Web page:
Michael Vick can heave a big sigh of relief! This morning he’s been bumped off the front page by Larry Craig, apparently because the country is more worried about restroom foot-tapping than professional athletes who torture unwilling dogfight combatants to death.
But as I mulled over what might have motivated Craig to plead guilty, it occurred to me that there might be video footage of the incident, because after all, this was an airport bathroom, where video cameras might be expected.
According to a post in Minnesota Monitor, there are no cameras:

The restroom where Craig was arrested is well known among men who seek sex in public places.
Squirt.org is a site that runs a bulletin board for such men. “If you enter from the terminal, turn left and go past wash basins, urinals to the back where the stalls are. This place is THE most cruisy public place I have been,” wrote one poster. “Just passed thru here the other day. This place is so hot. This place has a constant flow and variety of hot guys,” wrote another. Even another poster wrote, “This is the best spot for anonymous action I’ve ever seen.” Of all the postings in Minnesota, the airport restroom was ranked the top by that website.
The site, Squirt.org, lists how to get there: “Across from Food Court. Go through security to main Mezzanine where main shopping is located. Look for Starbucks Coffee stand and Men’s Room is across from there,” what to expect: “Very cruisy, no security cameras or guards. Most of the time, men will show themselves to you at the urinals and invite into stalls or nearby hotels. Plenty of dark stall action, too!Update: No one is permitted beyond the security checkpoints without an airline ticket now,” and some of the biggest pet peeves: “Stall hoggers! Get off and get out! Cleaning crews may be overly curious, but won’t interfere.”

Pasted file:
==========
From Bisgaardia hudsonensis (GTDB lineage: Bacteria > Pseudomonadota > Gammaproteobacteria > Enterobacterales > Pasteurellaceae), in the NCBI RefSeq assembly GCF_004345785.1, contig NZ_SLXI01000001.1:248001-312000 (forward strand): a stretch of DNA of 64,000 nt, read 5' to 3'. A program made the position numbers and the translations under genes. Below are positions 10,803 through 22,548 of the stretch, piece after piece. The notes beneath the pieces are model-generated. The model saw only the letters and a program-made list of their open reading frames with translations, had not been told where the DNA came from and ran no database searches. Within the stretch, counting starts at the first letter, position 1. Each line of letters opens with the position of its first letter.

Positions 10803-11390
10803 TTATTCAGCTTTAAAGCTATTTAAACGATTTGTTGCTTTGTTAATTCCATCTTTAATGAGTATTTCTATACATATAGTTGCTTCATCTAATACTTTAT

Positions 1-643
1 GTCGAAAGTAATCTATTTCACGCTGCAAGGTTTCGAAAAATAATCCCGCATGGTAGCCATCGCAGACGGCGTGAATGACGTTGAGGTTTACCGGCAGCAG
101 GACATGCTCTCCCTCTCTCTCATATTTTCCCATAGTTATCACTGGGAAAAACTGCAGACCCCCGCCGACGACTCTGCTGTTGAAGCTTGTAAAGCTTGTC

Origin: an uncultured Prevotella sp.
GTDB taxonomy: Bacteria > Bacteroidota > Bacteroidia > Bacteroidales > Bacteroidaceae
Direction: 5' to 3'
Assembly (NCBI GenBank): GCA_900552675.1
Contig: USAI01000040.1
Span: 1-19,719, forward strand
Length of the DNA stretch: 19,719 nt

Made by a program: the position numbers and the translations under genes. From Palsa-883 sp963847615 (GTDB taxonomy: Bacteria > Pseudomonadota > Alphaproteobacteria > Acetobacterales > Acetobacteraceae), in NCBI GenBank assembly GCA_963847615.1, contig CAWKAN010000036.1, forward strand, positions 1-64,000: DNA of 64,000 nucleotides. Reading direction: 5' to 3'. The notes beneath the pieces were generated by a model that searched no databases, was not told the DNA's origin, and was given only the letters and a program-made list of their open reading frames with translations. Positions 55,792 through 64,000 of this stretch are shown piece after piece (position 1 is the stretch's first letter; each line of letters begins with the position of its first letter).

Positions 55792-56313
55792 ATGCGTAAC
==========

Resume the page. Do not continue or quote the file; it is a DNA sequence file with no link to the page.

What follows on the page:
Naturally, I’m wondering why a bathroom known for sexual activity which is located in an area past the checkpoints wouldn’t have security cameras. Clearly, they discourage sexual solicitation of the sort the police are trying to stop, and they might help catch the kind of people who use bathrooms to straighten up their suicide vests, and other contraband.
A commenter elsewhere argues they’d be a deterrent not only against criminals, but against dishonest police

Security cameras in restrooms would be a real..deterrent in other ways too..including in cases where the sex police lie..

Is it possible that police who engage in restroom stakeouts might lie? Might they cut corners? Back to Minnesota Monitor:

The details of Craig’s arrest are not unique. According to a post in June at cruisingforsex.com, another public sex site, “Twenty people were arrested within the past week. Plainclothes officers wait in the stalls and tap their feet and even put their foot on yours and then arrest you when you look under the stall wall.”

Frankly, the idea that an officer might sit down and start that foot tapping business in a stall right next to me makes me a little nervous. As I said in the last post on this subject, I’m against public sex. And restrooms are public places, right?
Or are they? They seem to be quasi public, but then, if you go inside a stall and lock yourself in, do you have a reasonable anticipation that what you do in there is your business?